The oldest defensive structure in Puck was the castellan earth-timber stronghold. The date of its construction is unknown, but it is assumed that it took place around the mid-thirteenth century. Its administrators were Pomeranian castellans, of whom only three are known by name: Ścibor, Wojciech and Unisław. After the Teutonic Knights took over the stronghold in 1309, the place of castellans was taken by Teutonic Knights reporting to a fishing official. The first one was named Christian in 1338.
In 1348 the town was founded and around the 1380s a brick castle was erected within Puck (Putzig). Probably these works were completed in the first quarter of the 15th century. During the Polish-Teutonic Thirteen Years’ War, in 1464, the castle was captured by Poles, and after the Second Peace of Toruń together with Gdańsk Pomerania, it became the property of the Polish kings as the seat of the starosty. In 1491, it was put in a pledge to Gdańsk City, whose property was until 1545.
In the sixteenth century, numerous transformations took place on the initiative of the Wejher family of Puck starosts. After a temporary seizure by the Swedes in the years 1626-1627, castle and the city were fortified with early modern earth fortifications. During the Deluge in 1655 the castle was besieged by the Swedes, but was defended by the help of the Gdańsk army. In the 18th century the castle collapsed, and after the first partition of Poland was demolished.
The castle was located in the north-west part of Puck’s defensive circuit, with which it was linked. The town defensive walls were built on a quadrangle plan, reinforced with quadrilateral and semicircular towers and preceded by a moat. Four gates led inside them: Korabna from the north, Fishery from the east, Gdańsk from the north and Mill from the west. Most probably they were placed in four-sided towers with passages in the ground floor.
The castle consisted of perimeter walls in the shape of an irregular quadrangle measuring about 75 x 100 meters and a main residential house. This building was a two-story with a cellar and an attic serving as a grain warehouse. The ground floor served economic functions, there was, among others, a kitchen, while on the first floor there was a chapel and a residential chamber of a Teutonic official. The ground floor rooms probably had vaults (which are mentioned in early modern inspections), while the upper floors were topped with flat wooden ceilings. The whole building was covered with a gable roof with brick gables set on the short sides.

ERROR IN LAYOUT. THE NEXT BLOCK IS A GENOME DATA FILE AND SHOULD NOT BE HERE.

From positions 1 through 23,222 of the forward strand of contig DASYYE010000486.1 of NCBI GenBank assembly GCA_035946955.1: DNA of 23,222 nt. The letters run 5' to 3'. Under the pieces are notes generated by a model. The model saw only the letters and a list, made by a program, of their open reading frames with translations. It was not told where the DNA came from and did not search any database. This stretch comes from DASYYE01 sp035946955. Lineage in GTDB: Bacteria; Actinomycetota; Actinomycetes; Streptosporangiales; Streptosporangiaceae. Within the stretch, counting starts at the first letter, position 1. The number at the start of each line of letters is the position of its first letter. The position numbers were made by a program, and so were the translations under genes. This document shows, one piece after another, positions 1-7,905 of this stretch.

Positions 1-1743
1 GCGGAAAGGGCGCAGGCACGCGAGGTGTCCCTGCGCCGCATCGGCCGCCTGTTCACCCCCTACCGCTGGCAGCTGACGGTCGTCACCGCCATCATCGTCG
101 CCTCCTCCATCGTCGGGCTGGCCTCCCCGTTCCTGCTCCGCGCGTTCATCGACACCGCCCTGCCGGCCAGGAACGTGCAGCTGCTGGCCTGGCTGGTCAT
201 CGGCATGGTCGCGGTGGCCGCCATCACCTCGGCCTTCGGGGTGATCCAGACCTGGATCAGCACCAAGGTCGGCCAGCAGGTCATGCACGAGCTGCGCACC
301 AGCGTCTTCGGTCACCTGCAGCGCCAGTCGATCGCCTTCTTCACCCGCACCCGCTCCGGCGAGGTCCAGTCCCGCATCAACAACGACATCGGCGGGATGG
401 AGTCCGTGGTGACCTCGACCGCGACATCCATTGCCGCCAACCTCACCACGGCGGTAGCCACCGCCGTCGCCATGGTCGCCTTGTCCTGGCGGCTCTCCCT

Two gates led to the castle: one from the west and one from east. The first led to the mill, it was in the form of a four-sided, four-storey tower, and inside it had a vaulted prison cellar. The second gate called Castle Gate was a low half-timber structure with a small room for the gatekeeper inside. It connected the castle with the town via a bridge, which indicates that the castle was fortified with ditches, possibly irrigated by the mill canal.
The remaining buildings of the castle were probably wooden and half-timer (stables, granaries, workshops), located in the eastern and southern part of the courtyard. Similarly, the timber structure had buildings in the outer bailey, within which a mill and the mill stream flowed. In the 16th century or at the beginning of the 17th century, a second castle house and new economic buildings were built. Outside the walls, there was also a cattle farm, probably located in the area delineated by canal and the sea shore.
The castle has not survived to modern times. During the archaeological work, only a full outline of foundations with partially preserved gothic cellars was revealed.
Domańska H., Puck, Warszawa 1985.
Leksykon zamków w Polsce, red. L.Kajzer, Warszawa 2003.